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Klan Group Stones Marchers in All-White County of Georgia

January 18, 1987|Associated Press

CUMMING, Ga. — Hundreds of Ku Klux Klan members and their supporters hurled rocks, bottles and mud on Saturday to interrupt a smaller group's "anti-intimidation march" through a county that has been all white for decades.

Several of the marchers, estimated to number about 75 blacks and whites, were struck or grazed by the debris, but no serious injuries were reported. Eight members of the rock-throwing group were arrested, police said.

The Forsyth County "brotherhood anti-intimidation march" was planned in honor of the birthday of Dr. Martin Luther King Jr. The leader, Atlanta City Councilman Hosea Williams, was an aide to the civil rights leader.

The marchers were met by a crowd estimated to number 300. Some of the hecklers wore white robes and hoods; others were dressed in fatigues. At least 70 law enforcement officers stood by as the procession passed through Forsyth County, but officials said later that more police were needed.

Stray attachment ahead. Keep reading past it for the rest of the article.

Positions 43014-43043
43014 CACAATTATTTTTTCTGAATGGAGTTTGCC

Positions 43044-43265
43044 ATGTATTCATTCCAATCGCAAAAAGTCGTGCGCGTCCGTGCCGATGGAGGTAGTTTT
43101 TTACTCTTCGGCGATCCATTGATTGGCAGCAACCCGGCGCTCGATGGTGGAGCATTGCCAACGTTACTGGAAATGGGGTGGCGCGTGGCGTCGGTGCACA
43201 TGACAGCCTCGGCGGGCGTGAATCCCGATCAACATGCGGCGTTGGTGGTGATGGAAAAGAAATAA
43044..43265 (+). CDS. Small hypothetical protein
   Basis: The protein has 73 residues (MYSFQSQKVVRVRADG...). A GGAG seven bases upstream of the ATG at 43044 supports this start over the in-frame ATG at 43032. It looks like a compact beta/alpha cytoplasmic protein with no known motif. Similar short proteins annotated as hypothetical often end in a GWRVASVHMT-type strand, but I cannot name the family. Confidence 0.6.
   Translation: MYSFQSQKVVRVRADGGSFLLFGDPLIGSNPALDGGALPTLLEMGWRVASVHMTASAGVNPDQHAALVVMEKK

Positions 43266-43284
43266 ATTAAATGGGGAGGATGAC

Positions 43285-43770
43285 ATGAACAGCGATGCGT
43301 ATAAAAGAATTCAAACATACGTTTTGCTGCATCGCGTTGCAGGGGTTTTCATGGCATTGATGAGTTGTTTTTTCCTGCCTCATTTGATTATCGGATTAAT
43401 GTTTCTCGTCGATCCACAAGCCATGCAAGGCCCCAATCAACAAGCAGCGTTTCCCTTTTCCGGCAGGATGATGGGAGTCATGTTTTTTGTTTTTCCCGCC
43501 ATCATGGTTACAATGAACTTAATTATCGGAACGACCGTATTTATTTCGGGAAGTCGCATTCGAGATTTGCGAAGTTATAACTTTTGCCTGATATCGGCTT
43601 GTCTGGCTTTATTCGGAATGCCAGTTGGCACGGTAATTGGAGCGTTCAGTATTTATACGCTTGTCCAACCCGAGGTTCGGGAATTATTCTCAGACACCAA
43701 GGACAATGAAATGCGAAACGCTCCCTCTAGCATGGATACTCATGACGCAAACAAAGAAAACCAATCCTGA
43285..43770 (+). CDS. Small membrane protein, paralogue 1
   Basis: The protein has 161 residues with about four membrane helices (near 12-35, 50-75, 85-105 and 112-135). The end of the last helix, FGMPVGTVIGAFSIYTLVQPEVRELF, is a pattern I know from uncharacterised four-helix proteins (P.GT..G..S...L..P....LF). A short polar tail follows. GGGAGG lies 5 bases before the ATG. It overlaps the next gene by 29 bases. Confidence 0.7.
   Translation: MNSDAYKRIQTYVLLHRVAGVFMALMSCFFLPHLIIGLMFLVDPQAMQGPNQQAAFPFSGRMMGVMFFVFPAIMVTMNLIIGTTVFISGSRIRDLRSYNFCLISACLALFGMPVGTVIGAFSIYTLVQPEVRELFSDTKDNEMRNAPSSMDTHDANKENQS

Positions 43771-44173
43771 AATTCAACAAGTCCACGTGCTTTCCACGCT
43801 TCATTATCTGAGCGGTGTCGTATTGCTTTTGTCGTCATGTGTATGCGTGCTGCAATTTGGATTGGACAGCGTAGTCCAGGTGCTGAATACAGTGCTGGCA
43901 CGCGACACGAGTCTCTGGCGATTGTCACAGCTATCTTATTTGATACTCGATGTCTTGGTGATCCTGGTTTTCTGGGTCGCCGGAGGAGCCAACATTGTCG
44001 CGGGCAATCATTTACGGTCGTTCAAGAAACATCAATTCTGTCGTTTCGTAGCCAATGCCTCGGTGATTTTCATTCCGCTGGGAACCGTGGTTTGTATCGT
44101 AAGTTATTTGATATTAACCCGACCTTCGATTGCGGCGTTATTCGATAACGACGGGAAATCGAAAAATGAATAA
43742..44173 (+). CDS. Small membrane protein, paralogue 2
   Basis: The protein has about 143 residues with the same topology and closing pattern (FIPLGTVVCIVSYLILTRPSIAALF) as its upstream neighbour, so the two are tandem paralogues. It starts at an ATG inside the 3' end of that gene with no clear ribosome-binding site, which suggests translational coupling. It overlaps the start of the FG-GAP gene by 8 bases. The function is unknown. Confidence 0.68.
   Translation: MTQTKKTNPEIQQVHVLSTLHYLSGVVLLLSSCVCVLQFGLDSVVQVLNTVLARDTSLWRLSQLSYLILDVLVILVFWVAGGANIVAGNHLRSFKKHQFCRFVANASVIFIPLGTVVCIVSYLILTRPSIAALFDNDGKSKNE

"We lost control of the crowd," said Bonnie M. Pike, field operations inspector with the Georgia Bureau of Investigation.

The klan members and supporters chanted, "Go home, nigger!" and carried signs bearing slogans such as "Forsyth Stays White" and "Sickle Cell Anemia--The Great White Hope." (Sickle cell anemia is a serious, hereditary blood disorder that generally afflicts blacks.)

Near the halfway point on the route, rocks, bottles, cans and mud were tossed at the marchers, who were partly shielded by their rented bus and a van.

Georgia bureau agents and police moved in to stop the klan group from entering the highway ahead of the marchers.

The marchers boarded their bus, traveled farther along the planned route and then resumed walking, apparently without further incident, before they disbanded.

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